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Posted Saturday, June 23, 2007
More than just a Common Market!
Chesterfield Market Celebrates 800 Years of Trading!
`It's the longest established business in town, and has been trading successfully for at least 800 years!'
In September 2004 the town of Chesterfield celebrated the 800th anniversary of its official foundation as a Borough, which began with the granting of a Charter by King John in 1204.
This ancient charter also granted the Lord of the Manor the right to hold Tuesday and Saturday markets, and an annual fair each September, which lasted for eight days from the feast of the exaltation of the Holy Cross on September 14th, to the autumnal equinox on 22nd.
Chesterfield – Ancient Historic Market Town:
`The Centre of Industrial England'
The road signs erected at the Borough boundaries on the approaches to the town used to read `Chesterfield – The Centre of Industrial England’ , which for the nineteenth and larger part of the twentieth century it was. But since the decline of heavy industry in the town, it has once again become a major centre of business and commerce, and the signs at the boundaries have changed appropriately to read, `Chesterfield - Ancient Historic Market Town’.
Chesterfield has always owed it’s importance to its position as the marketing centre of a large rural area, and despite the granting of its Market Charter in 1204, extensive historical research shows that there has possibly been a market in the town since Saxon times.
There is no documentary evidence for a market in Chesterfield until 1165, but the laying out of the present Market Place (including the Shambles) was referred to in early thirteenth century Rufford Abbey Charters as `the new market’ and could be as early as 1169.
Apart from the construction of the Market Hall in 1857 and a whole range of building down the centuries around the perimeter - along Low Pavement to the south and High Street to the north – todays Market Place is the same size and shape as it was when it was laid out eight hundred years ago!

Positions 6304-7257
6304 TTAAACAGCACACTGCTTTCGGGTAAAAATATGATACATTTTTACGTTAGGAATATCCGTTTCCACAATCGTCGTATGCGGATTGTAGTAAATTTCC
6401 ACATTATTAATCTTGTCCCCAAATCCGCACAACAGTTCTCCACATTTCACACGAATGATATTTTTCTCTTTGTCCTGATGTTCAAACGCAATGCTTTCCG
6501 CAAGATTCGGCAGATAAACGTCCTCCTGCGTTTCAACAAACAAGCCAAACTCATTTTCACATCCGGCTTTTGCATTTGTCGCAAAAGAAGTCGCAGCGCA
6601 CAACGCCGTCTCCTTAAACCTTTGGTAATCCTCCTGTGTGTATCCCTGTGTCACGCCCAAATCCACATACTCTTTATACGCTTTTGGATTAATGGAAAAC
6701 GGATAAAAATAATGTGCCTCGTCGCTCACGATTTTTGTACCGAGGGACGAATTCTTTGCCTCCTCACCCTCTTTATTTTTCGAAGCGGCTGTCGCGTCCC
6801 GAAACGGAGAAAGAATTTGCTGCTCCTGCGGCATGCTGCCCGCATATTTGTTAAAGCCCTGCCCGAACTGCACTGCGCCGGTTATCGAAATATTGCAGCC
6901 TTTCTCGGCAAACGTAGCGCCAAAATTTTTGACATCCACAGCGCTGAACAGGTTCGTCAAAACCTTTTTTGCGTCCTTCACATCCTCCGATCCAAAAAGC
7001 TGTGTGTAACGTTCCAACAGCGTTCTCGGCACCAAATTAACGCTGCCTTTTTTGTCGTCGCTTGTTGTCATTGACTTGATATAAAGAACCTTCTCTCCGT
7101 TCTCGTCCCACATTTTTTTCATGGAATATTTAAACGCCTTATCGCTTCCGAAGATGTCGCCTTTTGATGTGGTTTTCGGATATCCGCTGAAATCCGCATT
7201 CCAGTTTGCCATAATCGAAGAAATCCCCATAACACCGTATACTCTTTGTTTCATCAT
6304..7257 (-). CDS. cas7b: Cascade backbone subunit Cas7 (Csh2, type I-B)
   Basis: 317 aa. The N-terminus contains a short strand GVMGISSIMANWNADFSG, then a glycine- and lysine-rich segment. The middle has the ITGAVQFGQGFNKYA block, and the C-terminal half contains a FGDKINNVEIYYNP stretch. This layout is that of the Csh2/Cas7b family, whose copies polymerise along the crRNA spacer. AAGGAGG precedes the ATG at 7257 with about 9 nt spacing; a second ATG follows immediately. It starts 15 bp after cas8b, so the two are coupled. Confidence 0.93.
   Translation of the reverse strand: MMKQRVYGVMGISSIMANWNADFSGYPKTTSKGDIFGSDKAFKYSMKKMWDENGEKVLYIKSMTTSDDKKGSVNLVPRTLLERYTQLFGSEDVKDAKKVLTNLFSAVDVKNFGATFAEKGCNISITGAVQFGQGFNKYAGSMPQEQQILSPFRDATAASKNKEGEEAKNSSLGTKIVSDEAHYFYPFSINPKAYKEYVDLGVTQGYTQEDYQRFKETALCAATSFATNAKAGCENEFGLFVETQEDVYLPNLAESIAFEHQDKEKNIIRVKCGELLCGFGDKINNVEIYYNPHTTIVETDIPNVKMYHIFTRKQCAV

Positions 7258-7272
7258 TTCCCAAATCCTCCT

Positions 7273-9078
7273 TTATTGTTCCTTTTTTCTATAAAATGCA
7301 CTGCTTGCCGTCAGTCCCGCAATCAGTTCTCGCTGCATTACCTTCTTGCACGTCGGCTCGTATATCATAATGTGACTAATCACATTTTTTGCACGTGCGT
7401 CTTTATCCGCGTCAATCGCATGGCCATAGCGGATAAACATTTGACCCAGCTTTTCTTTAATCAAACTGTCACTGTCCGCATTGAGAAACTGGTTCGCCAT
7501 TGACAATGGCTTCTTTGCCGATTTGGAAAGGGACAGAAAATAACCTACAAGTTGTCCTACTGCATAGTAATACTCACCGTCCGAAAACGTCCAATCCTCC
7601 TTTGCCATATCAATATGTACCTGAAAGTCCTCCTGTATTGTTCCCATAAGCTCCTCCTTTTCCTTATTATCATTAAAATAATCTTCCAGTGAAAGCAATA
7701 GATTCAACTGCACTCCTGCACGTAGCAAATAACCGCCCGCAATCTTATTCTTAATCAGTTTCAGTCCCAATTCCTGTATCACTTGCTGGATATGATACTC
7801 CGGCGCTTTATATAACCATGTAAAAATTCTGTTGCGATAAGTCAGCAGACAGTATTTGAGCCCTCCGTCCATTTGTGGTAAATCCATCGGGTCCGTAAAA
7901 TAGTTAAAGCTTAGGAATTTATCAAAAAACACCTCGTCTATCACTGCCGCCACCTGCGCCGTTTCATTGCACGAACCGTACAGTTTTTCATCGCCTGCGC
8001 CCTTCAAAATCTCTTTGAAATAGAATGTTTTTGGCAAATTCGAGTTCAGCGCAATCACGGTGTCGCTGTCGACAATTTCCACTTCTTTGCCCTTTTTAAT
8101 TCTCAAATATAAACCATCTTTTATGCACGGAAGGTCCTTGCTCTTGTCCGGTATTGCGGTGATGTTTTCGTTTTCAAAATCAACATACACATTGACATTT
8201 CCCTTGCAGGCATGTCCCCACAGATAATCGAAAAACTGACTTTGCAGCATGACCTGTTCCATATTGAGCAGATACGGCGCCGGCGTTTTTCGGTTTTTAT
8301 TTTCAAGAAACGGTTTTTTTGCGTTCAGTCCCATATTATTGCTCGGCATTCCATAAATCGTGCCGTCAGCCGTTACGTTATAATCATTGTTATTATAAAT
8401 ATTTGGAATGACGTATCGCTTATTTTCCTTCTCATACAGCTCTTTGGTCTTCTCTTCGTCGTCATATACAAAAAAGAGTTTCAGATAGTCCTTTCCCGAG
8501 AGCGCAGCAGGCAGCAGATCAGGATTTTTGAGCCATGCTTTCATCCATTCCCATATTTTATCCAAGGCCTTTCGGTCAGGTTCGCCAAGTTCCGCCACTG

The `old market’ occupied an area directly north of the church, as a glance at the map of the projected street plan of medieval Chesterfield shows, and indeed, as historian Philip Riden notes; "At the heart of early medieval Chesterfield lay the parish church and an adjacent market place, acting as a focus for main roads leading from all four points of the compass. The origin of both institutions is obscure but may date from well before the Norman Conquest. The earlier market was cramped, hemmed in by main roads and the church, and offered little scope for expansion. It seems likely that the area west of St. Mary’s Gate between Beetwell Street in the south and Knifesmithgate or Saltergate in the north was already so densely occupied as to make the clearance of a large area for a market difficult. There is also evidence that from the end of the eleventh century the dean of Lincoln, who became rector of Chesterfield in 1093, acquired a substantial part of this area as glebe, enough for him to later claim a rectory manor. It would thus have been desirable to choose a completely fresh site for the market, for which the area to the west of the town was by far the most suitable. To the north and east growth was constrained by a steep hillside; to the south, although the gradient was less, the flood plain of the Hipper may have been damp and unsuitable for development. To the west, however, lay relatively flat, slightly south facing land which could be enclosed with less disturbance of existing settlement. This is clearly what happened and the results are still to be seen”.
Two Market Places!